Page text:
Sure, a vacation house can be dreamy, but getting to one rarely is. These three homeowners have figured out an alternative: Their weekend hideaways are actually in the five boroughs, all within taxi or subway range. Yes, you really can get everything in New York—including relief from it.
First Home: Lower East Side
Second Home: Far Rockaway
Distance: 23 miles
On Rockaway Beach, between Beach 24th and Beach 26th Streets, stands a collection of bungalows dating to the twenties. Although it’s a little tattered these days, the area has fans like Andi Burnett, a stylist; her filmmaker husband, Marcus; and their 6-year-old daughter. They discovered Rockaway four years ago, after some guy at the playground near their Lower East Side apartment told them that he’d snapped up a $25,000 house there. They took the A train to check out the area—it’s an hour-and-a-half ride—and were immediately sold. (Playground Guy was overstating the bargains to be had, though: This 700-square-foot bungalow cost the Burnetts about $150,000.) They don’t think it’s at all weird to own a beach house in the city, Burnett says, asking instead, “How weird is it that New York City has so much beachfront and no one uses it?” Besides, she says, she hates driving. “It’s a little bit run-down, a little bit loud, and there’s some garbage, but there’s so much to work with!” she says. “There’s one part where you go over the boardwalk and you don’t see any of the high-rises, just the beach and the sand. It’s like Amagansett.”
First Home: Midtown
Second Home: Brooklyn, near Jamaica Bay
Distance: Approximately 11 miles
The owners of this immense house are design aficionados who own a handful of properties in and out of the city. (They spend most of their time in Manhattan, however.) Modular, airy, and just spectacular, it’s larger than most primary homes, at 7,500 square feet, and has unmarred views of the water. (Incredibly, this is just their guest house; the main residence is a few hundred feet away.) The real draw isn’t so much being on the water as it is gazing at it through the big, bronze-tinted windows: “It’s all about the view,” explains project architect John Lee, owner and principal of Workshop for Architecture. “It looks kind of like Miami.” Without the haul to JFK.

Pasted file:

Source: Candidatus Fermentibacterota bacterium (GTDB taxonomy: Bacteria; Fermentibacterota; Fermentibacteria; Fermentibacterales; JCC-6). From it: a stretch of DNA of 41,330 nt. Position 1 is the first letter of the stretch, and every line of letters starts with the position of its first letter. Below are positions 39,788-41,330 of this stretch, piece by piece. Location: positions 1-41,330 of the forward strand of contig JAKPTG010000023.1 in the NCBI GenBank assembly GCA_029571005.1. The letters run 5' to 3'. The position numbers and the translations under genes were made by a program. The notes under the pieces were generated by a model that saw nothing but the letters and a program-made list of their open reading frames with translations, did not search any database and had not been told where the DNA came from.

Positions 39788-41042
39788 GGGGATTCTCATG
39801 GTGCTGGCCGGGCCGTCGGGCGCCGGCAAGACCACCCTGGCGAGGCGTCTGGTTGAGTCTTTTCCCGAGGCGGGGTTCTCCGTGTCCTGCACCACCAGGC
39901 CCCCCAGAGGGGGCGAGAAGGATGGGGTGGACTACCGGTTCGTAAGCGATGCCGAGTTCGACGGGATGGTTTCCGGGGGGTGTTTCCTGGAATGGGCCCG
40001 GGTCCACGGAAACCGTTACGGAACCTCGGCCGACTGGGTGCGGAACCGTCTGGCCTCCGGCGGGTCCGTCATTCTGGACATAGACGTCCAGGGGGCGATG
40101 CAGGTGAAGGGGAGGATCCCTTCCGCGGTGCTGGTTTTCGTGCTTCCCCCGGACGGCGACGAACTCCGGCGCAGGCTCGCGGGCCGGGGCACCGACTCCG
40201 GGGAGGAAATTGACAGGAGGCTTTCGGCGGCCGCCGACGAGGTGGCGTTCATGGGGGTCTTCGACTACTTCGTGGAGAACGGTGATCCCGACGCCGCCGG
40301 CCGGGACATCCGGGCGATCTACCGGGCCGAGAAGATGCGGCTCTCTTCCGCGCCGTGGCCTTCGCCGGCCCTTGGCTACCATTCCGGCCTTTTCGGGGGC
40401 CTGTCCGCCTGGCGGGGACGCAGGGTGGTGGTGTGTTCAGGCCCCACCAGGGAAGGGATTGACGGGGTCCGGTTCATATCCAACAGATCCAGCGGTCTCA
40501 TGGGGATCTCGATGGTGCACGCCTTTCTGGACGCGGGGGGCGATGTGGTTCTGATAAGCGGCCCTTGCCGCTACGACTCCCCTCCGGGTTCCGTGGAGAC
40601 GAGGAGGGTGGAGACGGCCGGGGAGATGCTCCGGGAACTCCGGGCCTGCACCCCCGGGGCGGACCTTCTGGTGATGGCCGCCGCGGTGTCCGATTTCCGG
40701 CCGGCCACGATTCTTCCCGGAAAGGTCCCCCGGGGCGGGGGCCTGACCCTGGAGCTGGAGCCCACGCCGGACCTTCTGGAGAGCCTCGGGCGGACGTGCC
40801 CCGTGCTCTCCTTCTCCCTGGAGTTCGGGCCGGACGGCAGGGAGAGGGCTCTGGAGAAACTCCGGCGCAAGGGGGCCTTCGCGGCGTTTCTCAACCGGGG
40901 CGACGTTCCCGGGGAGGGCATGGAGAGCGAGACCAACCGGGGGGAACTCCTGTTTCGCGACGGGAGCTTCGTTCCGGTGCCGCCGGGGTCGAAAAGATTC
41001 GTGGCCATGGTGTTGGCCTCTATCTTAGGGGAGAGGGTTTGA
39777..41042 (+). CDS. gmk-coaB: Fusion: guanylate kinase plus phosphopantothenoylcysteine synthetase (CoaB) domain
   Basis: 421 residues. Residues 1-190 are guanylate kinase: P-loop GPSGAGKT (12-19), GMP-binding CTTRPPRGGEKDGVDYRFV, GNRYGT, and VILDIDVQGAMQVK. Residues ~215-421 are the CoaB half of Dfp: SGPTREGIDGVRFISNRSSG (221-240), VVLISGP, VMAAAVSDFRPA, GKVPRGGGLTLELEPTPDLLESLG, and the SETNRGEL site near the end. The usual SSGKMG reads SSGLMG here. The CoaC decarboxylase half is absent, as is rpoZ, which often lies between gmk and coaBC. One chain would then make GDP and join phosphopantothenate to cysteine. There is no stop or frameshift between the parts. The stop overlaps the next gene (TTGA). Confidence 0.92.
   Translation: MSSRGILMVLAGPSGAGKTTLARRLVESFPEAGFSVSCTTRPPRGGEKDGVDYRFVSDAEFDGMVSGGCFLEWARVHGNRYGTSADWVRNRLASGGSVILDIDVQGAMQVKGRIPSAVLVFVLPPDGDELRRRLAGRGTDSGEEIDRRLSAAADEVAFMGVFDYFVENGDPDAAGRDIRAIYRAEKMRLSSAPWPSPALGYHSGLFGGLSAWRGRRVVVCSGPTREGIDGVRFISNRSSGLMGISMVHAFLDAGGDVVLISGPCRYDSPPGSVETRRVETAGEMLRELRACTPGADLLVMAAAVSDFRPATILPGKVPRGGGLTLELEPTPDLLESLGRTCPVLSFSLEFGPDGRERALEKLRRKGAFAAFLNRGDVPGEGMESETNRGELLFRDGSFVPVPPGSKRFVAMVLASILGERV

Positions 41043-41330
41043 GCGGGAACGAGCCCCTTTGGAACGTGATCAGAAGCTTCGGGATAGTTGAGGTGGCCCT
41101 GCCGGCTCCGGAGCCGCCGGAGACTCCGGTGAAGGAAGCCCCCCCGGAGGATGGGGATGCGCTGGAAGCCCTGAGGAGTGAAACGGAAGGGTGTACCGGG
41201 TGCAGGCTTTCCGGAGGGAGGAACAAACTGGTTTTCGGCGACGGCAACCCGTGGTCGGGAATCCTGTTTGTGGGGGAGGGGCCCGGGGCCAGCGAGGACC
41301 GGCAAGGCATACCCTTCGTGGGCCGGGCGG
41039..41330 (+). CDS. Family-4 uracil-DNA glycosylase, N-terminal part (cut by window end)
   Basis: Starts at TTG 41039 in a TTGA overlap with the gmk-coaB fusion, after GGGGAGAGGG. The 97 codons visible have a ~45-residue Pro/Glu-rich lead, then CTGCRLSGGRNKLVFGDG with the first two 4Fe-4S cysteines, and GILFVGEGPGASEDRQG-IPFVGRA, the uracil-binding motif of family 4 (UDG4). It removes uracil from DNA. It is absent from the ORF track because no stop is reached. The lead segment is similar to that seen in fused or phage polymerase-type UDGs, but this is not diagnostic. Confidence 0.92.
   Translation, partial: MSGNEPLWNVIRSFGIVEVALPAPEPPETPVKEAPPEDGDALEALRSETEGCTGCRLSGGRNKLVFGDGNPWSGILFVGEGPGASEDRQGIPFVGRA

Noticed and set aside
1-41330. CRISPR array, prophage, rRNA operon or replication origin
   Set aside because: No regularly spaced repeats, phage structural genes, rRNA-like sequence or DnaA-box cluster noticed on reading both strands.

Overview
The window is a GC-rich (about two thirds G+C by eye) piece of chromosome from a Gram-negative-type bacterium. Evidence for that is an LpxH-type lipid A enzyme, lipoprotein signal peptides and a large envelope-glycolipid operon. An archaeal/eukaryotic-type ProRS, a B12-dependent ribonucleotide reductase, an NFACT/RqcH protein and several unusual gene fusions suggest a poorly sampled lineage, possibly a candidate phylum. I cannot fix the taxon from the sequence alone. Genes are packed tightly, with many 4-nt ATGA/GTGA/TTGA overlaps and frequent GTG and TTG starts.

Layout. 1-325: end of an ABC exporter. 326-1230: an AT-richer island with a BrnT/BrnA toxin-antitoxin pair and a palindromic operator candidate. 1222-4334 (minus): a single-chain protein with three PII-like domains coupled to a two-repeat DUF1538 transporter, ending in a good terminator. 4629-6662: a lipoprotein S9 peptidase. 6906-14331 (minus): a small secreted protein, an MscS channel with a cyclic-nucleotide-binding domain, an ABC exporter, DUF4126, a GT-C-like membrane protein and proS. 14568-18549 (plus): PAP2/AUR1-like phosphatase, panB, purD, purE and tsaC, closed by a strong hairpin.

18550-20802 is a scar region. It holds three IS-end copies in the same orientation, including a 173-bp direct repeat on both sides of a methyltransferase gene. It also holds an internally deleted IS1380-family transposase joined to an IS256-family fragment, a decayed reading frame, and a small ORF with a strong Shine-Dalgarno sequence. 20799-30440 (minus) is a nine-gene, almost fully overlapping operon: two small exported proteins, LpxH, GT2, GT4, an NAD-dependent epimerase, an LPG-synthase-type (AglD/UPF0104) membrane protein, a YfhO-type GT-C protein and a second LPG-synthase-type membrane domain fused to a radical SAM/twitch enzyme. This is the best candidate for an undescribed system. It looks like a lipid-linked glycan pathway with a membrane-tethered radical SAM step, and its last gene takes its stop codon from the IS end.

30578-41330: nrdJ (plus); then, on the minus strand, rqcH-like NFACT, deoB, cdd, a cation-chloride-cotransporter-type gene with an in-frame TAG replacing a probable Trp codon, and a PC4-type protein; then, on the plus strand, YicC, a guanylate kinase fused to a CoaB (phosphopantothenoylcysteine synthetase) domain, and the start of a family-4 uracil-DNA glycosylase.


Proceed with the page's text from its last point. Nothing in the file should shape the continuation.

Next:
First Home: Upper East Side
Second Home: Central Park West
Distance: Six blocks
Three years ago, Maria Pashby, a real-estate broker with Corcoran, finally gave in to her husband’s request to move to Tribeca, after decades spent across from the American Museum of Natural History. They knew she’d miss Central Park, and he expressed his appreciation by buying her this duplex on the Park as a Valentine’s Day surprise. Since then, the apartment has been her private refuge, a space where she settles in whenever she has showings nearby. (Sometimes she brings her dogs, so they can take walks in the park.)
After all that, the move downtown didn’t stick. Next month, they’re relocating again, to the Upper East Side. But she loves her West Side crash pad so much that she’s not only keeping it; she is renovating. “It’s a big luxury, but we adore it. It’s a completely different feeling. I don’t have any park [on the East Side],” says Pashby, who’s furnished it with belongings from their old place near the museum. “It’s like a vacation in the past.”